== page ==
Since it was introduced as a prototype last year Ozone’s XXLite has attracted a lot of interest. The ‘single skin’ glider has no cells and is the ultimate in lightweight gliders at only 1.3kg.
Not only is it very, very light – it also packs down to a tiny package. Ozone say it will fit in a water bottle.
Now in production Ozone have already sold more than 100 of the extremely light gliders, according to Ozone boss Mike Cavanagh.
On its website Ozone explain more about the glider: “The XXLite is one of the most unique paragliders to ever be put into production. This modern single-surface design is the absolute ultimate in ultra-lightweight flight and is probably the lightest aircraft in existence.”
One of the Cross Country team was given a single test flight on a month ago and pronounced it “remarkably normal” in feel.
With no speed system and an “unfiltered” feel the XXLite is aimed at experienced pilots who are capable of appreciating the feedback the wing gives. And although it weighs less than 1.5kg the wing is not simply a descent glider – on the day dozens of pilots top landed Mont Blanc in August Ozone team pilot Martin Bonis flew the XXLite to 5,000m and set it down on the summit.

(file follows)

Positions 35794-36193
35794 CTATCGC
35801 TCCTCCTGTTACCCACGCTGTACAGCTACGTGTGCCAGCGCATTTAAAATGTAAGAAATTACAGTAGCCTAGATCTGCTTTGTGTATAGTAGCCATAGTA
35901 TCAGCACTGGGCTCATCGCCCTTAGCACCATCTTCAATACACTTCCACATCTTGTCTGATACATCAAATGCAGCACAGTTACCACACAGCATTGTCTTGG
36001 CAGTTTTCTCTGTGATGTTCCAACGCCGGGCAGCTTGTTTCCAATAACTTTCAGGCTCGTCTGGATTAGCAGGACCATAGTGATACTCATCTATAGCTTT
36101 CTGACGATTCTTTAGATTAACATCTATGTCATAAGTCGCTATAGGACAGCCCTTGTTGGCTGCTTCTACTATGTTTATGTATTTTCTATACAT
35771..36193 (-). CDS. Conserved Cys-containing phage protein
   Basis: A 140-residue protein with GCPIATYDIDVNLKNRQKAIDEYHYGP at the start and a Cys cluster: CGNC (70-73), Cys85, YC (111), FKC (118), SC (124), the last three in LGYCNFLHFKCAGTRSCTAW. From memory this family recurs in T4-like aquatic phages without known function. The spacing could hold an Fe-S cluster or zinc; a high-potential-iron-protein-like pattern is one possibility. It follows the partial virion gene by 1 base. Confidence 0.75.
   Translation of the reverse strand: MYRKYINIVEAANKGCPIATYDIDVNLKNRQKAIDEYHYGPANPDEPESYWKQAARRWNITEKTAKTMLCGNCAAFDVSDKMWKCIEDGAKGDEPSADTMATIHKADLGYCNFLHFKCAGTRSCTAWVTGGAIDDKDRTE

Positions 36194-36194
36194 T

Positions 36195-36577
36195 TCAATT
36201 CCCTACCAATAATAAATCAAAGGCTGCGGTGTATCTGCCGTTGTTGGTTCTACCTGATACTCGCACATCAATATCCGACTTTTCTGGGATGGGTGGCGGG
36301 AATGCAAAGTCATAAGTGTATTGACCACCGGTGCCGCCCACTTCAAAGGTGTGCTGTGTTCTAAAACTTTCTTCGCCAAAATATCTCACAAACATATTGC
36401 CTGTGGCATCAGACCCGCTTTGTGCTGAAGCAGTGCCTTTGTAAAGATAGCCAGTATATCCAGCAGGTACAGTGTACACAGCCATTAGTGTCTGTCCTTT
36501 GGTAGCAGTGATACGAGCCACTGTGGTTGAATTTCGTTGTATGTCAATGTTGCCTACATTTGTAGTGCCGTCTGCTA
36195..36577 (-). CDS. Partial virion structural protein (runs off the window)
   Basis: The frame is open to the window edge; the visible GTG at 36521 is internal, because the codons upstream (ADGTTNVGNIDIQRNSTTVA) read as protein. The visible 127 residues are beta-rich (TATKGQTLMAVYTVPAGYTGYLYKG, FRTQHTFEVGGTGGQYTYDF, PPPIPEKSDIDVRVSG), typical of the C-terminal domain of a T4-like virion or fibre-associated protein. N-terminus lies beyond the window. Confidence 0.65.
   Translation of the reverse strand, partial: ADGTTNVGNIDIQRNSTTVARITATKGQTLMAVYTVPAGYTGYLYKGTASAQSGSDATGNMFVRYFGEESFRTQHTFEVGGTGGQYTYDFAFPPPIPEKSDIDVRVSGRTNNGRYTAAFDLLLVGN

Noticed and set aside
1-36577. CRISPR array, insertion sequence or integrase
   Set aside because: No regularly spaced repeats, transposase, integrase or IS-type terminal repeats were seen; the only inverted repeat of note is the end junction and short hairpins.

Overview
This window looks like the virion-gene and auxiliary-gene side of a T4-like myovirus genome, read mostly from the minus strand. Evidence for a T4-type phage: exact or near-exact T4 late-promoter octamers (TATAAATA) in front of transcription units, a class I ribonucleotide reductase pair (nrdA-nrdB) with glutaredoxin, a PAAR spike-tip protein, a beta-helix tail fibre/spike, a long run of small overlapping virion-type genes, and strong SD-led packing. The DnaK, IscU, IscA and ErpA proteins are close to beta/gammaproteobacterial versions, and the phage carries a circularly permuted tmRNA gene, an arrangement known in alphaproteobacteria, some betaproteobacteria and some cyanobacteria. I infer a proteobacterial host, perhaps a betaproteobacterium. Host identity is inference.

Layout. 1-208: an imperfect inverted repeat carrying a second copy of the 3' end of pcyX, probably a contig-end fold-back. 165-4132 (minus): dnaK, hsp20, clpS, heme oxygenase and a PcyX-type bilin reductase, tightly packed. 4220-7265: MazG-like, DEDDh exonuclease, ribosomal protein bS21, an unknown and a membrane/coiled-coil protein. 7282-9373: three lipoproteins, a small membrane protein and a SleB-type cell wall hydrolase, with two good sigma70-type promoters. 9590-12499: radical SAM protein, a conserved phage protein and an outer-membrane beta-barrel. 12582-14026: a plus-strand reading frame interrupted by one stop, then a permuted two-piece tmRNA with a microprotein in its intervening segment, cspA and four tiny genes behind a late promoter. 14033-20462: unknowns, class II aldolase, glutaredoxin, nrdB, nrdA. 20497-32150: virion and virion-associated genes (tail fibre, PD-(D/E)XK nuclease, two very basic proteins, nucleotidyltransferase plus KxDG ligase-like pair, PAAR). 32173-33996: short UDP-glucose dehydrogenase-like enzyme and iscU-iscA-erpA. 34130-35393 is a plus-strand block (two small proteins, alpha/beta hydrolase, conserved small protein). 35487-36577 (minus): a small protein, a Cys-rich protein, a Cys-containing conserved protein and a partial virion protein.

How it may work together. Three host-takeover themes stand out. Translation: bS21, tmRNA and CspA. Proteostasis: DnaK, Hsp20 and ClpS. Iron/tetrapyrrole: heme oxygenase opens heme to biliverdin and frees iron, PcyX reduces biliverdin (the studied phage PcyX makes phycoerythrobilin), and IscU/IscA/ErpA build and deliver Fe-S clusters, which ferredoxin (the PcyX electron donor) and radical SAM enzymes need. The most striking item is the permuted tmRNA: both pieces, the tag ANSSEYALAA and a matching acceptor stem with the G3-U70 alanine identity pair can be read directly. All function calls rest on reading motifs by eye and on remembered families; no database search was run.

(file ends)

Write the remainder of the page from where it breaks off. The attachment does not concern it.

We are hoping to arrange a proper test flight of the XXLite, but in the meantime several good video reviews of test flights have been posted online. We’ve looked through the choss so we can bring you the best.
Start with the official Ozone film, made a year ago. ‘Min speed: Very slow.’
Yes, he collapses it. Exactly what we all want to know. Fast forward to 2:50 (full stall), 3:50 (side collapse) and 4:14 (full frontal) to get to le action.
A gaggle of XXLite’s somewhere sunny in the Alps. Plus a jazzy piano-bar soundtrack. Tres bon.
Yes! Spirals, Wingovers and Full Stall! But then, hmmm… “interesting”.
Finally, someone who just wants to take it for a nice gentle flight around the mountains – in this case the Dolomites. With a soundtrack that makes you think Leonardo di Caprio is about to move silently and moodily into frame at any minute.
A top to bottom showing a clean take off – no overshooting – and the landing from the pilot’s point of view.
We hope to be getting our sticky mitts on this glider sometime soon and will review in a future issue of Cross Country mag.
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